You can download the source code for the regular expression based lexer (RegexLexer) here, as long as a simple usage example. Let’s see this example together so we can briefly discuss it (PBLexer.as):

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Scripting Flash apps: design the language

Finally I had a bit of time to go back to the discussion I started about a month ago: scripting your flash applications. I spent a bit of time thinking which is the best approach to start discussing this kind of topic; it is not as easy as it seems because the risk is to fall into a too complex discussion that a lot of people won’t benefit from.

So I decided to start with a simple example that is somehow related to what I’m doing in these months; more examples will come and I’ll analyze different aspects of scripting trying always to keep the discussion as simple as possible even if this may bring me to do avoid some hard to discuss approaches or optimizations.

Our first scripting language will be an extremely simple language that will be used to manipulate images (like Pixel Bender does). Obviously the goal is not to write something that can be compared with Pixel Bender, but at least we would like to provide an implementation that will lead to scripts as fast as native code (at least we hope so :P).

The first step is to design the language, and to do that we need to do the step zero that is to define the goals we want to achive with the first implementation:

  • The language must be extremely simple to design and implement (it is a didactic stuff indeed!);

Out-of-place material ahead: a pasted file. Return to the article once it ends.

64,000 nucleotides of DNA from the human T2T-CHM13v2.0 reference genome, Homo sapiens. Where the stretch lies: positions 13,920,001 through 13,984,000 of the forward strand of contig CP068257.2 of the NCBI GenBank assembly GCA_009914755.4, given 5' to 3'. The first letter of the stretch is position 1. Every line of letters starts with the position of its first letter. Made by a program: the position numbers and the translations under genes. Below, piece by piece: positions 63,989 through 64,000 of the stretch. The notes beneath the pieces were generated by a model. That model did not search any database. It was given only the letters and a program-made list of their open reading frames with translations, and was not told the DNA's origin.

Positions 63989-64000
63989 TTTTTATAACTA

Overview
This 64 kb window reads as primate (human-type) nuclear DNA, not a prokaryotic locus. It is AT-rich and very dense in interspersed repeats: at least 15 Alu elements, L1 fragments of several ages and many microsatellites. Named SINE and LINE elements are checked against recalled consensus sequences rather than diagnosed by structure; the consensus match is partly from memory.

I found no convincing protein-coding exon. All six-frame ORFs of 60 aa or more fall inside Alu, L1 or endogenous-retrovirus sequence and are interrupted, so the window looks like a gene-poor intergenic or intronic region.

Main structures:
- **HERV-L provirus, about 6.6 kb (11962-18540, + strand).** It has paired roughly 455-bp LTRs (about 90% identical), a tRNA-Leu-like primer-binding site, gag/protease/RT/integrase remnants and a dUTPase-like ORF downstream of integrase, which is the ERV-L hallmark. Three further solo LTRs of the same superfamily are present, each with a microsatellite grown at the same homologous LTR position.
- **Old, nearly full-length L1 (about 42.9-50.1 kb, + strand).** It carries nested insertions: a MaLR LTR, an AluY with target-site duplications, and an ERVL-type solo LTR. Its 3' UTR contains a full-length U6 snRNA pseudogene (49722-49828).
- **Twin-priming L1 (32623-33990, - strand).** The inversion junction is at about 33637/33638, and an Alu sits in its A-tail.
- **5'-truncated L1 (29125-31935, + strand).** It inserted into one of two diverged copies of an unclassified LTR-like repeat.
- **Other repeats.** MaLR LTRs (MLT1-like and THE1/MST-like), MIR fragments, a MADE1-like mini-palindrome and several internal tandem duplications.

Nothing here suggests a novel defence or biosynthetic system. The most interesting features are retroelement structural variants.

• The language must be as simple as possible to learn and use: we won’t be an alternative to Pixel Bender (because we can’t … yet ;P)
  • The language must be quick to compile and execute.
  • A script must accept some parmeters to control its behaviour.
  • We must support comments!

Now that we decided which are the goals, let’s start definign some limitation or features we must include to quickly reach a solution:

  • The first implementation of the language will support a sigle data type: Numbers. We will move further adding more data types later – I don’t want to focus on type checking yet.
  • We will add support for basic expression operators, basic control flow. No support for functions yet.
  • The language will provide some useful operators or builtin functions to manage common operations like packing/unpacking color components and peform some mathematical operations.
  • Arguments to a script will be only Numbers at first.
  • A script will be defined as a simple sequence of arguments followed by a function definition. This function will be applied sequentially to every pixel of one or more source images.